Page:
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Human Space Launches Bring Welcome Distraction To Otherwise Wild Year

Spectators eye Kennedy Space Center from Titusville, awaiting the launch of 4 astronauts on SpaceX's Crew Dragon vehicle. Photo: Nelly Ontiveros, WMFE
Spectators eye Kennedy Space Center from Titusville, awaiting the launch of 4 astronauts on SpaceX's Crew Dragon vehicle. Photo: Nelly Ontiveros, WMFE

Watching humans launch to space brings a welcome distraction to the otherwise tumultuous news of the year.

This year, NASA launched six astronauts from the Kennedy Space Center, ending a nearly decade-long drought of human launches from U.S. soil. The launches from Florida’s space coast brought spectators from across the state, including hundreds of spectators gathered at Space View Park in Titusville to watch the Crew Dragon capsule launch from Kennedy Space Center.

Almost a decade after the Space Shuttle Program ended human space exploration from the U.S. is back and watching humans launch to space brings a welcome distraction to the otherwise tumultuous news of the year.  

UCF Space Historian Amy Foster said successful space missions give people a reason to celebrate, even in times of uncertainty and discord.

“When Apollo eight flew, it was the first manned mission to circumnavigate the moon. So they flew around the moon and they came back. And it took place around Christmas in 1968,” Foster said. “And when you look back at like, everything has gone wrong in 1968, it feels a lot like 2020.”

In 1968, the Vietnam War was going badly, there were protests at the Democratic Convention, and Martin Luther King Jr and Robert Kennedy were assassinated.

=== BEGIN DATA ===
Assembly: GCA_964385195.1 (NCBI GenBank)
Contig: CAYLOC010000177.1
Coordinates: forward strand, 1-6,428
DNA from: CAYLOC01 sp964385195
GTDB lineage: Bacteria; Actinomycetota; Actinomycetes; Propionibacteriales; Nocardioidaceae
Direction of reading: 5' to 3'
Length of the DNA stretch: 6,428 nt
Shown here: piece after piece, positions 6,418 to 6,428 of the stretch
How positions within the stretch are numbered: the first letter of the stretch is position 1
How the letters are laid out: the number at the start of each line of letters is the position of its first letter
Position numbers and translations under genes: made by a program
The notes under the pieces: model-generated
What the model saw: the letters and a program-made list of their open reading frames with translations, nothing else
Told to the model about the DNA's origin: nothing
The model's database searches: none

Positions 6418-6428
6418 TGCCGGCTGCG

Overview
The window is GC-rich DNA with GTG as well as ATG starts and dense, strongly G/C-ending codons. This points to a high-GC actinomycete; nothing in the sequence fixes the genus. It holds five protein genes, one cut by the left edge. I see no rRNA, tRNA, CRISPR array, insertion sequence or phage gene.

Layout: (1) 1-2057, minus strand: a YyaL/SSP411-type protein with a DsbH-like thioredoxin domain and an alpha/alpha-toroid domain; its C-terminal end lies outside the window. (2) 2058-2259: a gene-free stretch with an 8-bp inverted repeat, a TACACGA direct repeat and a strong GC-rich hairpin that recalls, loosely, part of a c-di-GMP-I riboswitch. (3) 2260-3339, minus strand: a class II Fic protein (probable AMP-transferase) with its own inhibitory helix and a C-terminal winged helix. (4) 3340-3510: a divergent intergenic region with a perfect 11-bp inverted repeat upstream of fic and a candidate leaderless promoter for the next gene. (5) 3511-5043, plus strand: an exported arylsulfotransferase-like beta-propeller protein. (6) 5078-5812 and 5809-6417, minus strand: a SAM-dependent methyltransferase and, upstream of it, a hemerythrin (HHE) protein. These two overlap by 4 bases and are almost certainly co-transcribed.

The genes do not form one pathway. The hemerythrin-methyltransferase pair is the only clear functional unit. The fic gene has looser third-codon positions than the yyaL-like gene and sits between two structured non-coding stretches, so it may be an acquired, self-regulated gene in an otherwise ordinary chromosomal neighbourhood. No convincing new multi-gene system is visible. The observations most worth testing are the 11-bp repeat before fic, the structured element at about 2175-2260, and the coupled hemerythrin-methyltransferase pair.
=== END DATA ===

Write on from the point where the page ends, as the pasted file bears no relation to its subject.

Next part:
“It was like, what else could go wrong? What else is on our bingo card? Then when Apollo eight happened at the end of the year, it was this kind of this emotional sigh of relief that something went right,” she said.

Rocket launches are a tradition for many residents living on the space coast.

Chloe Drimino arrived right at the moment of launch. She saw astronauts Doug Hurley and Bob Benhken launch back in May when she was pregnant. She brought her son to the Crew-1 launch so she could share her favorite part of watching rockets with him — “seeing the fire and feeling the rumble as it comes across the water.”

Another spectator, Breezy Baldwin, set up her camera to take a long exposure shot of the rocket. “I think space exploration leads to a lot of scientific discoveries here on Earth too, so I think that’s one of the most exciting things.”

NASA’s partnership with SpaceX for the Crew Dragon mission marks the beginning of a new era in space exploration. With a return to routine human launches from the U.S., rocket enthusiasts will have more opportunities to come together and cheer on the next chapter in human space exploration.

Copyright 2020 WMFE. To see more, visit WMFE.

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